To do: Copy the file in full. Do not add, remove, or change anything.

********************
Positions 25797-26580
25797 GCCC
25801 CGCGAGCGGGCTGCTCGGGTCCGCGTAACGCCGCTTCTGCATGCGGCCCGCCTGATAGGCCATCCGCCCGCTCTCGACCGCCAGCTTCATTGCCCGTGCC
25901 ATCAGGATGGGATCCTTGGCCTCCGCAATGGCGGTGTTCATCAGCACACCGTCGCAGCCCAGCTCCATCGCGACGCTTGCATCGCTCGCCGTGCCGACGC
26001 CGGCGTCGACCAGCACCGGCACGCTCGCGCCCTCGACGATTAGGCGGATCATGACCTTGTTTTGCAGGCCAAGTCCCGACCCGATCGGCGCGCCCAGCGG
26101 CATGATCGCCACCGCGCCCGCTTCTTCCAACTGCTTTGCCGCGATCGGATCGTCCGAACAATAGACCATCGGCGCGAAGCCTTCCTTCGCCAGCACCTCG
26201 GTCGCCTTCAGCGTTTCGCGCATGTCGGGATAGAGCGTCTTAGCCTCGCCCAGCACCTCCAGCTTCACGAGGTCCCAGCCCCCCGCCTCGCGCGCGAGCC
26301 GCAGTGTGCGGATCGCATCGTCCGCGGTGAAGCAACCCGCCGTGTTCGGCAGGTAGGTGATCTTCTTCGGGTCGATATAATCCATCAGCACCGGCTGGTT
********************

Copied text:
Positions 25797-26580
25797 GCCC
25801 CGCGAGCGGGCTGCTCGGGTCCGCGTAACGCCGCTTCTGCATGCGGCCCGCCTGATAGGCCATCCGCCCGCTCTCGACCGCCAGCTTCATTGCCCGTGCC
25901 ATCAGGATGGGATCCTTGGCCTCCGCAATGGCGGTGTTCATCAGCACACCGTCGCAGCCCAGCTCCATCGCGACGCTTGCATCGCTCGCCGTGCCGACGC
26001 CGGCGTCGACCAGCACCGGCACGCTCGCGCCCTCGACGATTAGGCGGATCATGACCTTGTTTTGCAGGCCAAGTCCCGACCCGATCGGCGCGCCCAGCGG
26101 CATGATCGCCACCGCGCCCGCTTCTTCCAACTGCTTTGCCGCGATCGGATCGTCCGAACAATAGACCATCGGCGCGAAGCCTTCCTTCGCCAGCACCTCG
26201 GTCGCCTTCAGCGTTTCGCGCATGTCGGGATAGAGCGTCTTAGCCTCGCCCAGCACCTCCAGCTTCACGAGGTCCCAGCCCCCCGCCTCGCGCGCGAGCC
26301 GCAGTGTGCGGATCGCATCGTCCGCGGTGAAGCAACCCGCCGTGTTCGGCAGGTAGGTGATCTTCTTCGGGTCGATATAATCCATCAGCACCGGCTGGTT